Andy Hodges

Opt-outs just a convenient excuse for financial decisions these days

The buzz word for 2020 is “opt-out,” which has become an excuse for administrators and some bowl games that are thinking money, not health.

In sports, the buzz word for 2020 is something called “opt-out,” which has become an excuse for administrators and bowl games more concerned over money than health.

With Arkansas getting to a bowl game that is actually deserved, despite getting just three wins this year, that is a pretty good picture of how bizarre this season has become.

Schools have used the covid-19 situation as an excuse to not play games or, now, not play in bowl games simply because since it’s not a top-tier game they really don’t make enough money to go play the game.

They can say otherwise but if they do they are lying.

If there was a serious health risk to college athletes, nobody would have played. The Big Ten and Pac 12 tried to go that route until they saw players in the conferences playing games weren’t dying or being hospitalized.

At least 20 teams have opted out of postseason play, including prominent programs such as Stanford, Florida State, Penn State, USC and UCLA. LSU also chose to not play a bowl game, but that is trying to curry favor with the NCAA on an investigation that is ongoing more than anything else.

The simple reason they aren’t playing in a bowl game is they don’t want to spend the money at a time when revenues are coming up seriously short. Bowl games don’t pay a school enough money to make a profit in good times, much less these days.

Bowl games cost most schools more money than they generate because the schools spend money like sailors on a battleship coming into port after a year-long deployment.

Don’t Google the payouts and think that’s paid to the schools because it goes to the conferences, who give a little bit to the schools to cover expenses, then it’s divided among the member schools.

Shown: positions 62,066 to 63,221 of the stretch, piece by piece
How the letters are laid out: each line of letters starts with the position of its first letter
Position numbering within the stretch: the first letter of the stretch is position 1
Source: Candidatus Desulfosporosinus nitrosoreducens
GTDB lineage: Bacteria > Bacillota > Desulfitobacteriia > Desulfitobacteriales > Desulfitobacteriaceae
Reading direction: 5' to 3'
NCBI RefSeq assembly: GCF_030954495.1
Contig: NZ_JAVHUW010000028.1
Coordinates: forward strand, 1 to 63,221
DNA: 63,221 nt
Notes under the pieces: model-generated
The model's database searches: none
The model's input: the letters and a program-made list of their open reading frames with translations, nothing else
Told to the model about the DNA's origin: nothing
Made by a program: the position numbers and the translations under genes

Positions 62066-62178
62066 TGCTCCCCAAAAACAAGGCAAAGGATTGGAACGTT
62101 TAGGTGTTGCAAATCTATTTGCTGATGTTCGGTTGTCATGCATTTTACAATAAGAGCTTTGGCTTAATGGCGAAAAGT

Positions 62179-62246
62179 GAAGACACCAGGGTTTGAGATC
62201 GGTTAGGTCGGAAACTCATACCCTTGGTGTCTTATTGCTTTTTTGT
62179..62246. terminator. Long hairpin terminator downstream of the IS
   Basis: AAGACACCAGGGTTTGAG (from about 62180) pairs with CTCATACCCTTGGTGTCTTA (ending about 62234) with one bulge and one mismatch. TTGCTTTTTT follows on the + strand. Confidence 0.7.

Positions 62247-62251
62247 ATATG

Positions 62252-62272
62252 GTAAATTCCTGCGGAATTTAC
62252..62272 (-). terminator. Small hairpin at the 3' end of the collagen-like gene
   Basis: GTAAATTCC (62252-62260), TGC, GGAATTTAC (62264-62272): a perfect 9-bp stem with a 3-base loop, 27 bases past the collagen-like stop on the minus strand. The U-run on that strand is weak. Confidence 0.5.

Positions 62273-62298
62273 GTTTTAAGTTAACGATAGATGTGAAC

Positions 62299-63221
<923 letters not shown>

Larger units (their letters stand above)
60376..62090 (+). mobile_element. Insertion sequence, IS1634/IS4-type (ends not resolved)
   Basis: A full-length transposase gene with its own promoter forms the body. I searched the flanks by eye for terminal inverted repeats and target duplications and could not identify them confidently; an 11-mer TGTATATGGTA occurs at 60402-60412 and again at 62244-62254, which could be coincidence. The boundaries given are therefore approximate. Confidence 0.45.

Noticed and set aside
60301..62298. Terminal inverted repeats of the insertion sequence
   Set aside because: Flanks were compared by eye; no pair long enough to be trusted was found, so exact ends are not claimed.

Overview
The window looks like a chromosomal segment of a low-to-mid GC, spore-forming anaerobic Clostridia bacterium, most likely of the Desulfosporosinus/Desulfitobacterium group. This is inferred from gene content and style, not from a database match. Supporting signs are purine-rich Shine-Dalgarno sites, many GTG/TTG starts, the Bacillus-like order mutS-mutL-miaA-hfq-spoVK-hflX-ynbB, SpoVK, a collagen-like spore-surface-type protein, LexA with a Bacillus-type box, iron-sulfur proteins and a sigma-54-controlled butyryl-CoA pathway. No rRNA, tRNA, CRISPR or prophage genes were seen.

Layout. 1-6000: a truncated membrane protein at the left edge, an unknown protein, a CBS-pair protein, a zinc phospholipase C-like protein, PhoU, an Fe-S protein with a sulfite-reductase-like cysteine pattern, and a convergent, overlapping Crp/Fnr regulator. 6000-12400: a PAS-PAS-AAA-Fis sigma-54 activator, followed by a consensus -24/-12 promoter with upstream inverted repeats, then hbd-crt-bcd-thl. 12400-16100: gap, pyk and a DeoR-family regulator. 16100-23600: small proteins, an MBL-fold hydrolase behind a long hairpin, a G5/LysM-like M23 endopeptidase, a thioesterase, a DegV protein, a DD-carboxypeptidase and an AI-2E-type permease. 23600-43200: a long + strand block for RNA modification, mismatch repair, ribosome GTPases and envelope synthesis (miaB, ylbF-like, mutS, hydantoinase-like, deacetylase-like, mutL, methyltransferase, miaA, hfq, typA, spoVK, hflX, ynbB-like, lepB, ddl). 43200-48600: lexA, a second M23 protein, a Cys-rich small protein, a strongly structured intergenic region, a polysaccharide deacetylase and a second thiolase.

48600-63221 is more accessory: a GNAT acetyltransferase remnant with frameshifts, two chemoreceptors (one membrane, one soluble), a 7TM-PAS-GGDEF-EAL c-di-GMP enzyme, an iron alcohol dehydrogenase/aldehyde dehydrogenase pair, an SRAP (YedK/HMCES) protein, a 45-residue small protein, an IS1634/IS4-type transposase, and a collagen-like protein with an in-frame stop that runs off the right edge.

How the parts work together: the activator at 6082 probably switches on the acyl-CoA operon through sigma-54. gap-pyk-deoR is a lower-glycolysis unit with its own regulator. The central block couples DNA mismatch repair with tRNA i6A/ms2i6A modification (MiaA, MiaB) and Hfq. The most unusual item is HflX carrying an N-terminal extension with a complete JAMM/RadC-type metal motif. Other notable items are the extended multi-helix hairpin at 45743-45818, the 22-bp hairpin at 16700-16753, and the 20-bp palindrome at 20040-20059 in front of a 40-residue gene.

Money is also the real reason some bowl games are taking advantage of the convenient excuse of covid-19 to cancel their games for this year.

That’s the exact reason the Independence Bowl in Shreveport used to keep a 9-2 Army team out of a bowl game.

Army had a primary agreement to play in the Radiance Technologies Independence Bowl, but the game was canceled on Sunday after the bowl said in a statement that “the opting out of possible teams created a lack of teams available to play in bowl games.”

At least they were halfway truthful. They should have just said they couldn’t get a big enough name team to come play against Army in Shreveport.

The bowls are using the excuse not big enough name teams are available and they aren’t available because they don’t want to spend the money … and then saying they are doing it for health safety reasons despite the fact it’s the easiest game to create a team bubble and nobody has enough people in the stands to worry about this year.

As usual, follow the money (or lack of) and you usually get the answer in college athletics.

1 Comment

1 Comment

  1. Joel G. Wood

    December 20, 2020 at 9:27 pm

    If players “opt out”, they should be shown the door as far as athletic facilities are concerned. No more scholarship benefits. No more access to practice facilities or weight rooms and dining halls.. They are DONE. They should be allowed to continue their academic pursuits, go to class, etc., but that is it..That’s how it works when you quit in real life. You are shown the door, usually accompanied by an armed guard.

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